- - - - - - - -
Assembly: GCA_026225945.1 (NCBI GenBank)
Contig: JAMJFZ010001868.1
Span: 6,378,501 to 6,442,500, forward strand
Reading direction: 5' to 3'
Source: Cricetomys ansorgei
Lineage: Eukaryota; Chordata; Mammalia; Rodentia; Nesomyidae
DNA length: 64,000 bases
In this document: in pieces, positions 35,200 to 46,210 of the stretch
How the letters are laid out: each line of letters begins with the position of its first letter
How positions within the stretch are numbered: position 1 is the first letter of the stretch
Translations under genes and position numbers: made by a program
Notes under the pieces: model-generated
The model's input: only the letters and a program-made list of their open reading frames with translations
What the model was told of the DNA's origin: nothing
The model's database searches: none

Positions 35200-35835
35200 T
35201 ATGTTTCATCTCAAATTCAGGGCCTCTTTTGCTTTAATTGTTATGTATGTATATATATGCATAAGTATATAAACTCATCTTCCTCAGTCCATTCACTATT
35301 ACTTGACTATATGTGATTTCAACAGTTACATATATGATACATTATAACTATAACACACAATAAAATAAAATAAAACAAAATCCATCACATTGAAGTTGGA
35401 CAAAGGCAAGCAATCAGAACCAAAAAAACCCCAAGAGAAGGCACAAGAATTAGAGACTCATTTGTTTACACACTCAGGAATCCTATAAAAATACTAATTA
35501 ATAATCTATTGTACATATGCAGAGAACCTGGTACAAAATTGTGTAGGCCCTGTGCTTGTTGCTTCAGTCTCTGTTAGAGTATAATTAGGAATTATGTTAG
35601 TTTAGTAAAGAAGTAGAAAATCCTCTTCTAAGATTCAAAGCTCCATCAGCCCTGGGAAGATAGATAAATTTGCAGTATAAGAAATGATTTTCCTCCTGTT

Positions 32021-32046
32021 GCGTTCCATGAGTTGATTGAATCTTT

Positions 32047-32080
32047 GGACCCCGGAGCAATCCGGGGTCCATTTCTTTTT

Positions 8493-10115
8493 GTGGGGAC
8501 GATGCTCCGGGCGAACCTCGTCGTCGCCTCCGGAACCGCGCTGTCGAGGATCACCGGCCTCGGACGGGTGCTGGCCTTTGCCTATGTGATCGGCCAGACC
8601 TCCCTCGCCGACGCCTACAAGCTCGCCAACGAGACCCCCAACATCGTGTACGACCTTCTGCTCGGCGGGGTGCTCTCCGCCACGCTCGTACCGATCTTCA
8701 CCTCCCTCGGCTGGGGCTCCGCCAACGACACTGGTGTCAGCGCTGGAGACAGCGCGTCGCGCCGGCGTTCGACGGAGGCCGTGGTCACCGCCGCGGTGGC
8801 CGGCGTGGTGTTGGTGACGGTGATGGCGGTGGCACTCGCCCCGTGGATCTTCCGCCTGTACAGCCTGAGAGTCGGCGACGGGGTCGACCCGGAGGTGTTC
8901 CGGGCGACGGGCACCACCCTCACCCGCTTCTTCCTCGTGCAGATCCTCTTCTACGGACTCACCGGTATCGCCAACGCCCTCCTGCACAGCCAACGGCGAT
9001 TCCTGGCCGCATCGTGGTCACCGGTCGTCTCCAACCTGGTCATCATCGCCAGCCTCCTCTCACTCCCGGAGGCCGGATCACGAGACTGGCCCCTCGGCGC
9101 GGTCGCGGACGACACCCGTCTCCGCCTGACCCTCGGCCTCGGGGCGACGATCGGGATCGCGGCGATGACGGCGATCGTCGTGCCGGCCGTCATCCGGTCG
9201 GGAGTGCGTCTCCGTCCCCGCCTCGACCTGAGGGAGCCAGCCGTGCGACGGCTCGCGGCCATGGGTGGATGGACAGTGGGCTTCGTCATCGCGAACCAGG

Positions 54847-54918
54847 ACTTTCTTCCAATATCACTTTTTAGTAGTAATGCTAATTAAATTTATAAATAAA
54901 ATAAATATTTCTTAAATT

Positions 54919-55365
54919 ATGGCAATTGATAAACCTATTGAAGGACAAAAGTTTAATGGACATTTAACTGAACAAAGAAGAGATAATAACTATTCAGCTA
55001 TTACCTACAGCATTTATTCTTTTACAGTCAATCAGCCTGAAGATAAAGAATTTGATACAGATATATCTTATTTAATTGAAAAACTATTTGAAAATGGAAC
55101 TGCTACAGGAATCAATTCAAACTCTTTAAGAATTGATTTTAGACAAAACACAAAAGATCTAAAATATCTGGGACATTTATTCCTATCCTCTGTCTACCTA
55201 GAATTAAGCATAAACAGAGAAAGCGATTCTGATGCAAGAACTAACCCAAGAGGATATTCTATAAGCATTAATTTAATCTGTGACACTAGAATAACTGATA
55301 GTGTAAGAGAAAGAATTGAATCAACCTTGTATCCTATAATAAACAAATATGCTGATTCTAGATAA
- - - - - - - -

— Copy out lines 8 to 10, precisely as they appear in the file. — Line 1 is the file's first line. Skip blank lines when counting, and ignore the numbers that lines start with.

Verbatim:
In this document: in pieces, positions 35,200 to 46,210 of the stretch
How the letters are laid out: each line of letters begins with the position of its first letter
How positions within the stretch are numbered: position 1 is the first letter of the stretch